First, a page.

Radiologic technology graduates
Kristen Abney, Heather Hubbard — Centre
Katherine Gibson — Scottsboro
All Cherokee County elementary libraries/media centers are now the recipients of a beautifully illustrated book, The Frightened Frog, an Environmental Tale, by Brenda Moore and Jean Ohlmann.
The Cherokee Rose Garden Club of Cedar Bluff secured six copies of this book to present to the local schools, because the members believe in conservation of natural resources.
From the club’s by-laws, the OBJECTIVE of the local garden club is: “To stimulate interest in gardening, CONSERVATION, and civic development with emphasis on promoting better horticultural practices, excellence in design, and conservation of natural resources.”
This book is part of the two year effort, “Leap into Action”, of the National Garden Clubs to educate young people on the environmental issues affecting amphibians.
The following media centers received a copy of the book: Cedar Bluff, Gaylesville, Spring Garden, Sand Rock, Centre Elementary and Centre Middle School.
The primary purpose of this book is to illustrate the environmental impact human life has on all creatures. Pollinators and amphibians are the “canaries in the coal mine,” crying out a warning that all is not well when their environments are disturbed.
Amphibians share a common necessity for healthy accessible water. Sadly, the amphibian population has seen an alarming decline in the last 50 years. Pollution of fresh water ecosystems, habitat loss, silting of streams and Chytrid fungus have all been responsible for the decline.
Loss of habitat has been realized through agricultural activities, logging and encroachment of human settlements.
As the number of amphibians—the bio-indicator species—declines, so do the numbers of healthy ecosystems in our world, and as a result, other plant and animal species dependent on these ecosystems decline as well. Functions of Amphibians 1. Since their skin is water permeable, they function as bio-indicators.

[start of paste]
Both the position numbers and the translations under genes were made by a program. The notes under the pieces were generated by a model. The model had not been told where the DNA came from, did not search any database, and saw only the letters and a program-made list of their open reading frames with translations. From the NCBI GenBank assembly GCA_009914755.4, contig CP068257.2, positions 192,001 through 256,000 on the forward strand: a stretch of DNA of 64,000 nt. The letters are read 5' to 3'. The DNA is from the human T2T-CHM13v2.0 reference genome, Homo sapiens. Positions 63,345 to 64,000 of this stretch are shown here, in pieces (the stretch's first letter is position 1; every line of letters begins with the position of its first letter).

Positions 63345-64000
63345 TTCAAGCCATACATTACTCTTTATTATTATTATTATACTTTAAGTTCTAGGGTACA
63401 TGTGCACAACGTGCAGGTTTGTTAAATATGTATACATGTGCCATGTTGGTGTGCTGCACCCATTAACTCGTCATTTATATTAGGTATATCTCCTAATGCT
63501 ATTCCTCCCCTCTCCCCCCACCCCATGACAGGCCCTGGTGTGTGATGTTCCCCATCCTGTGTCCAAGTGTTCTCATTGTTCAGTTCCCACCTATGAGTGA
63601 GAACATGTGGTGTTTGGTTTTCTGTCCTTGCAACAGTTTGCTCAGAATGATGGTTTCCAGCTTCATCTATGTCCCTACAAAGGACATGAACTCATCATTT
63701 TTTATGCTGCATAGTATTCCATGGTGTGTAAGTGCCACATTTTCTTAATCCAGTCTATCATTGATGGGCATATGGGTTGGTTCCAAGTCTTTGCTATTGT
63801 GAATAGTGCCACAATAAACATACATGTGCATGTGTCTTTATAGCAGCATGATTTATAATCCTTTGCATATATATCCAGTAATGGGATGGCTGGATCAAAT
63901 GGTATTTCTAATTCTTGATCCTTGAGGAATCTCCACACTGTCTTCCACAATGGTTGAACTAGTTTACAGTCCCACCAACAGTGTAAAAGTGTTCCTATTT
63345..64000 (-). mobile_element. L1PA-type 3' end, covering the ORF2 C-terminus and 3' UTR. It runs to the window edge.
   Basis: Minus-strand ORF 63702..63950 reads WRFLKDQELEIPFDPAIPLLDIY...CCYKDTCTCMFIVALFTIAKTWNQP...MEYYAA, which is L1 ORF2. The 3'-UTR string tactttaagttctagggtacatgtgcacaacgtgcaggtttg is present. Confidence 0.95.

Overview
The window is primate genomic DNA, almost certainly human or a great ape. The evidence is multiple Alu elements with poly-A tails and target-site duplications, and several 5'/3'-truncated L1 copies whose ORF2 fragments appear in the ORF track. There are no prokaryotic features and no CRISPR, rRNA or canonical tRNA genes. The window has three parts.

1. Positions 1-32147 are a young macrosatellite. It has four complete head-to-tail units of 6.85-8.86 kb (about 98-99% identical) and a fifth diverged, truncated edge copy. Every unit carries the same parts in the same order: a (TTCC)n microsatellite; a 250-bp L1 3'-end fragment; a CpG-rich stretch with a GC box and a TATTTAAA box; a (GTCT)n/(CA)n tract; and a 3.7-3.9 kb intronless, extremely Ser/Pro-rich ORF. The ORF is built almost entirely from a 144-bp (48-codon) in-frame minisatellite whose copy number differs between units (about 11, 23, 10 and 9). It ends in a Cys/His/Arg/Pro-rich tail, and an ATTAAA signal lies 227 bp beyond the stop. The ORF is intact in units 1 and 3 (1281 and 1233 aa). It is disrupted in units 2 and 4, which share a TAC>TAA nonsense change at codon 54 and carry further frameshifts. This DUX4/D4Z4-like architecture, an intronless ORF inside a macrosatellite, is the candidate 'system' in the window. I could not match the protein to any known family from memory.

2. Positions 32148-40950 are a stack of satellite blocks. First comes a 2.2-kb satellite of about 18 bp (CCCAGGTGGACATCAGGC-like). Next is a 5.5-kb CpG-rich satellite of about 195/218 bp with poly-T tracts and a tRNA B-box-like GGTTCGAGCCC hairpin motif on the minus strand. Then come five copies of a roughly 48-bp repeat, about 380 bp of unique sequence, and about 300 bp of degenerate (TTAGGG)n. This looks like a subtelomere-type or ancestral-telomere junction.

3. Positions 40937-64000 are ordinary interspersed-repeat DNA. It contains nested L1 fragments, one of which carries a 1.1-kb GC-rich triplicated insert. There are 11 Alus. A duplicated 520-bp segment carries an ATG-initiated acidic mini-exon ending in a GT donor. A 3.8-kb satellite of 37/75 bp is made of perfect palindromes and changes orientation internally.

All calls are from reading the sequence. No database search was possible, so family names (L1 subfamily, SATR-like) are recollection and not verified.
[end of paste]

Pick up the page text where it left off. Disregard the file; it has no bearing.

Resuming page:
2. They eat a great many insects, including insects that destroy crops or carry diseases.
3. Amphibians themselves function in the ecosystem as a food source for snakes, birds, monkeys, fish and humans.
4. They have provided a long list of medical advances. Maganin from the African clawed frog is a natural antibiotic and is used to treat diabetic foot problems. Dermaseptin from the waxy monkey frog treats antibiotic resistant Staphylococcus. Caerin is a drug from White’s tree frog that blocks HIV trans- mission. Bradykinin from the fire-bellied toad is used to lower blood pressure. Epibatidine is a painkilling substance developed from poison dart frogs that is 200 times more potent than morphine. Their poisons show promise as muscle relaxants and stimulants as well as appetite suppressants.
So, how do we help conserve the amphibian population?
1. When using chemicals in the garden, be aware of runoff patterns. Don’t use more than the recommended amount on the package.
2. Don’t flush old medicines; they can get into the water supply.
3. Don’t move amphibians from one place to another. Protect them where they are living.
4. Don’t capture amphibians for pets. They have specific needs for their skin and for their food source. They can become stressed and that can lead to disease.
5. Support conservation groups. Tell your friends about the problems of the frog.
6. Stop eating frog legs. They are disappearing in the wild.
7. Support groups who are doing research on an antidote to Chytrid fungal infections.
You and I have a responsibility to care for all we are given. Leap into Action!
The Frightened Frog: an Environmental Tale, would make a great addition to your own child’s library. It can be ordered online at www.shopgardenclub.org, or call 314-776-7574.
The Cherokee Rose Garden Club is a member of National Garden Clubs, Inc, Deep South Division; Garden Club of Alabama, District II, Northeast Alabama Federation of Garden Clubs.
Local meetings are every third Thursday at 6 p.m. at the Cedar Bluff Community Center. You are invited to attend.